Sunday, March 8, 2015

Dorchester Harbor Walk

Yesterday I started the day with a walk on beautiful Duxbury Beach with my new friend Erica.  She is an expert sea glass collector and a Duxbury resident.  She is a lucky lady to live so close to the beach!

Erica's treasures

Did you notice the glass knob among the pieces of sea glass in the photo above?  I didn't like it too much because of the rusty hardware inside it, but apparently, it is a rare and wonderful piece of sea glass.  Erica was thrilled to find it.

My treasures
(I was hoping for a snowy owl, but I failed.  Good thing I found a few pieces of sea glass!)

It was chilly early in the day, but still a beautiful morning to be out in the fresh air on a beautiful beach! The ocean was sparkling in the sunshine.

I often wonder how uncomfortable this beach would be on your bare feet in the summer...

 Herring Gull

Now, many people find gulls boring, and sometimes I feel that way too.  But, this one looked particularly handsome in this light and setting.  Don't you love the yellow eye with its bright red border?

We are still waiting for major melting to occur....and this coming week we may finally get it.  Temperatures should be above freezing for five straight days.  Perhaps by my next visit, the dune fence will again be doing its job.

On my way home, I stopped at Dorchester Harbor Walk on Columbia Point.  I was still in need of a bird fix.  Good thing I had my micro spikes with me for the walk was an icy mess!

More sparkles!

 White-Winged Scoter

 Bufflehead (male)

 Bufflehead (female)

Red-Breasted Merganser

 Surf Scoter

Now this is one interesting looking sea duck.  Its nickname is "skunk-headed coot".  I guess that's due to the combination of black and white, but to me, this duck deserves more than to be named after a skunk!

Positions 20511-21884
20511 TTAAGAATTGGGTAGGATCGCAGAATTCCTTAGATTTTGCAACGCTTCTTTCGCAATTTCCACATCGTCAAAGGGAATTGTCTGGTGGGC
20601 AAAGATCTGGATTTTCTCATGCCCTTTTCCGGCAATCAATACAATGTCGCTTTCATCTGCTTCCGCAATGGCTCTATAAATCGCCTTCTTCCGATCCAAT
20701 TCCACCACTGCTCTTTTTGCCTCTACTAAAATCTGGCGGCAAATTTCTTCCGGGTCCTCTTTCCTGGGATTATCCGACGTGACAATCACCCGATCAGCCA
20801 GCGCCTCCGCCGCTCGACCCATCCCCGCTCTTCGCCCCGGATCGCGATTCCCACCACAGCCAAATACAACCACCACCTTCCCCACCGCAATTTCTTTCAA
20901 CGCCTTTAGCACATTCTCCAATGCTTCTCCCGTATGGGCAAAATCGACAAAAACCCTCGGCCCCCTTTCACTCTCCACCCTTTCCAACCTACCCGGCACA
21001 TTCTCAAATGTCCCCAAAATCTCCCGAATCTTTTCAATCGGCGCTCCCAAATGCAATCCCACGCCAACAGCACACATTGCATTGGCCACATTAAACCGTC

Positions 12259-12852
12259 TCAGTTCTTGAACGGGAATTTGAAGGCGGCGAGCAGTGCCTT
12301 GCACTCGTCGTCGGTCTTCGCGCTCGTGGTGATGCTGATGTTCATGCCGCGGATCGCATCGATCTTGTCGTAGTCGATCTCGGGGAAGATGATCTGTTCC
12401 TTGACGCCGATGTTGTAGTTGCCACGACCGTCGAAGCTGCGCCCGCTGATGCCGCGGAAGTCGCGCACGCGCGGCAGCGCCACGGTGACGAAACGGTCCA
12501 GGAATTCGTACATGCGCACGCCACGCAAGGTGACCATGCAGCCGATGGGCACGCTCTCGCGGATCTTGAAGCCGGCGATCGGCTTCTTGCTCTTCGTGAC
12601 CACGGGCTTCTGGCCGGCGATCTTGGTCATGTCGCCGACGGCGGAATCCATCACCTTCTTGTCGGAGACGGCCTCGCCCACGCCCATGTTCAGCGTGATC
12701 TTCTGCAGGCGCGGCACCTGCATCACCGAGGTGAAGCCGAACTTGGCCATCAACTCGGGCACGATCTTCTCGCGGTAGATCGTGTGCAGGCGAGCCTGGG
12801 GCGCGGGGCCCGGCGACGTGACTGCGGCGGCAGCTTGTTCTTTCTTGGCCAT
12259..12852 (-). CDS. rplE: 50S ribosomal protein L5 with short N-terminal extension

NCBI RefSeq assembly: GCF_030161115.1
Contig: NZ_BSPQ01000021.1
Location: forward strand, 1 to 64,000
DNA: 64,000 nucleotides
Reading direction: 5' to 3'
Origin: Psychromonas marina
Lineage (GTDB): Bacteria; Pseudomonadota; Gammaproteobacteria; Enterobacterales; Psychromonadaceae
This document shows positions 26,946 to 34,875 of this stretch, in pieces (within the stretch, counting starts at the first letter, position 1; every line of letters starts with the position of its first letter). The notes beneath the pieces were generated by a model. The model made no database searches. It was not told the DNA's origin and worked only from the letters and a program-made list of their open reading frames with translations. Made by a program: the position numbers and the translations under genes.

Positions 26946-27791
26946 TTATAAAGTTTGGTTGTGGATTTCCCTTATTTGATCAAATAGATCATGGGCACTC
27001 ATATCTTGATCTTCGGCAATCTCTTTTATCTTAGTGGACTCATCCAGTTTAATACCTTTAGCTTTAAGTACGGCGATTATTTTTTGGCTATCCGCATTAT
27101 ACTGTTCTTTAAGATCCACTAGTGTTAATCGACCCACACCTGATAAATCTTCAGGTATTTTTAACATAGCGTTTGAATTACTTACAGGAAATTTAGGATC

gas storage tank in Dorchester

The painting on this gas tank was designed by artist Corita Kent, who also designed the 1985 "Love" postage stamp with which you might be familiar.

 Common Goldeneye (male)

Common Goldeneye (female)

 Common Eider (male)
looking very distinguished

 Common Eider (female) with catch

 in profile

 Common Eider (male) with catch

Common Eiders feed on mollusks and crustaceans.  They don't have any way to break the meat out of the shell.  They simply swallow them whole; the shells are then crushed in their gizzard and excreted.

The down feathers of the Common Eider are highly desired as the lightest and most effective insulators known.  Did the name Common Eider make you think of eider down?  The down is plucked from the mother's breast and used to line the nest.  It can be harvested without harming the ducks after the ducklings have left the nest.


No comments:

Post a Comment